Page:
The war in Ukraine and the consequent sanctions imposed by the West on Russia are leading to developments that also affect Central Asia. Fr. Edoardo Canetta, a missionary in Kazakhstan for twenty years, five of them as Vicar General of Central Asia, now a professor at the Ambrosian Academy in Milan, tells Fides.
“From the ecclesial point of view,” said Father Canetta, who follows events in the region and in the local churches closely, “I have been told that in some Catholic communities the antagonism between those who are on the side of the Russians and those who side with the Ukrainians surfaced. It must be said that in reality, families in Central Asia are mixed and this fact can be a problem for the communities. There is a lot of work to be done to make Catholics understand that ethnicity is secondary to belonging to the Church, which is called ‘Catholic’ precisely because it is universal and not tied to a nation”.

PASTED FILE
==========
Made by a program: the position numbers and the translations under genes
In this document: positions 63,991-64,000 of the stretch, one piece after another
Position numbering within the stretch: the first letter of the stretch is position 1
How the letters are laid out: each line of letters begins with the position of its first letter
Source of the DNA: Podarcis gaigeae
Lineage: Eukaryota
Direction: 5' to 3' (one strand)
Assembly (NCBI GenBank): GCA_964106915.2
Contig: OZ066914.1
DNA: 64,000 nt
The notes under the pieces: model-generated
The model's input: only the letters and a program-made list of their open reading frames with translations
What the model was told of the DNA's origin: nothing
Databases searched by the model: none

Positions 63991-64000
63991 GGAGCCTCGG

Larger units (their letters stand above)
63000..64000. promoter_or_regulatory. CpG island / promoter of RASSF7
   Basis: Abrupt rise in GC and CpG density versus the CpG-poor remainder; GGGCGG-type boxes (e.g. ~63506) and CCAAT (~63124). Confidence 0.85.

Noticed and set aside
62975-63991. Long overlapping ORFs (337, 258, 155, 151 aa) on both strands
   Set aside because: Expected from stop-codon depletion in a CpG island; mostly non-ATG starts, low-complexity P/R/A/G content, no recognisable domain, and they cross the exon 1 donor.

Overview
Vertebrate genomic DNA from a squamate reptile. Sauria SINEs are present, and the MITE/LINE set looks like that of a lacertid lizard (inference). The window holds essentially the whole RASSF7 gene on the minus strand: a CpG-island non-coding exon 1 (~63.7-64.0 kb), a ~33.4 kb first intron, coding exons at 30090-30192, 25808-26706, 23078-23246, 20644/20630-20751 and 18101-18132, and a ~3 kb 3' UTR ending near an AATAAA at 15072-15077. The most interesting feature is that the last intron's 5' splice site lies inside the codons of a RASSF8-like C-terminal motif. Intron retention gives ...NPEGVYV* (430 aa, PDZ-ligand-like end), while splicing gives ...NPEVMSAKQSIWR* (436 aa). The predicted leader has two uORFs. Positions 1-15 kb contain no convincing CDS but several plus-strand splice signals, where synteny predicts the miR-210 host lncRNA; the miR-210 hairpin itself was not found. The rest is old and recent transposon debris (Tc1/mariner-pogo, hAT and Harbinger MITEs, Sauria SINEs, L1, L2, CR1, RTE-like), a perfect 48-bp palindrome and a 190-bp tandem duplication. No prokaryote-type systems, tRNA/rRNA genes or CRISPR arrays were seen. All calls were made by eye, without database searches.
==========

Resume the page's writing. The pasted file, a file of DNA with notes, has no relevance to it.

In addition, explains the priest, there is a migration from Russia to the states of Central Asia, former Soviet republics, which could have unforeseeable economic and social repercussions: “Since last week already, many Russian families are settling in this region: it is a presence that can even be seen in the streets. They arrive counting on the support of relatives who have remained in Central Asia because, although 30 years have passed since the independence from the Soviet Union, there are still many family ties between Russians and people from Central Asian countries. On the one hand, there are young people from Russia who want to escape military service; on the other hand, entrepreneurs who, unable to work in Russia because of the sanctions, want to re-establish their businesses in countries like Kazakhstan or Uzbekistan. The locals do not seem to like it, because they have been working for years to cut the umbilical cord with Russia and now the past seems to be coming back to the fore, not to mention that these entrepreneurs would be competing with the local economy “. In particular, Kazakhstan, Don Canetta points out, seems to want to distance itself from Russia: “The Kazakh government, which until recently had the support of the Russian army to suppress the riots at the beginning of the year, now has an equidistant attitude, but perhaps more inclined towards Ukraine than towards the Russian side. Suffice it to say that on March 14 and 15, two humanitarian aid planes left not for the part of the country controlled by Russia, but towards the Polish border, to help the Ukrainians, and this is not a minor detail”, he concludes. Catholics represent a minority in Central Asian countries: it is, in fact, a geographical area with a Muslim majority, where the Church was reborn following the fall of the Soviet Union and the consequent end of religious persecutions. Today there are 70 parishes in Kazakhstan, 5 in Uzbekistan, 3 in Kyrgyzstan, 2 in Tajikistan, while in Turkmenistan about 250 faithful meet in the Chapel of the Transfiguration of the Lord in the capital Ashgabat.